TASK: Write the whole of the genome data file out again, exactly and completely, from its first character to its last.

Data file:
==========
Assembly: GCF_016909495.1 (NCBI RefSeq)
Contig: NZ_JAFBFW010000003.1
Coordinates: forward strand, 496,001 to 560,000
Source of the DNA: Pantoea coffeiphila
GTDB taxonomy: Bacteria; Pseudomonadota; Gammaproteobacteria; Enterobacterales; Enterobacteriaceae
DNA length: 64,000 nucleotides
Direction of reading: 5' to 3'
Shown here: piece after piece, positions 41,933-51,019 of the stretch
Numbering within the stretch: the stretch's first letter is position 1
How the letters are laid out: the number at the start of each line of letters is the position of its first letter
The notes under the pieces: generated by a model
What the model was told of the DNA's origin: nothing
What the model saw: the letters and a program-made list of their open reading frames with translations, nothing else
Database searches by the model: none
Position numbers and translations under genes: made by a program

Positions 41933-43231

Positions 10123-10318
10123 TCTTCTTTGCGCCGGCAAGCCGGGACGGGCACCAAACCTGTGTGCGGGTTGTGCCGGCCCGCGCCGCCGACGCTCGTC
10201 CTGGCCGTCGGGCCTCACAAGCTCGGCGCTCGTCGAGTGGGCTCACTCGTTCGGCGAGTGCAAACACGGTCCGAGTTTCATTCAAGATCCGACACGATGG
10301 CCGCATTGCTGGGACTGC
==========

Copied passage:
Assembly: GCF_016909495.1 (NCBI RefSeq)
Contig: NZ_JAFBFW010000003.1
Coordinates: forward strand, 496,001 to 560,000
Source of the DNA: Pantoea coffeiphila
GTDB taxonomy: Bacteria; Pseudomonadota; Gammaproteobacteria; Enterobacterales; Enterobacteriaceae
DNA length: 64,000 nucleotides
Direction of reading: 5' to 3'
Shown here: piece after piece, positions 41,933-51,019 of the stretch
Numbering within the stretch: the stretch's first letter is position 1
How the letters are laid out: the number at the start of each line of letters is the position of its first letter
The notes under the pieces: generated by a model
What the model was told of the DNA's origin: nothing
What the model saw: the letters and a program-made list of their open reading frames with translations, nothing else
Database searches by the model: none
Position numbers and translations under genes: made by a program

Positions 41933-43231

Positions 10123-10318
10123 TCTTCTTTGCGCCGGCAAGCCGGGACGGGCACCAAACCTGTGTGCGGGTTGTGCCGGCCCGCGCCGCCGACGCTCGTC
10201 CTGGCCGTCGGGCCTCACAAGCTCGGCGCTCGTCGAGTGGGCTCACTCGTTCGGCGAGTGCAAACACGGTCCGAGTTTCATTCAAGATCCGACACGATGG
10301 CCGCATTGCTGGGACTGC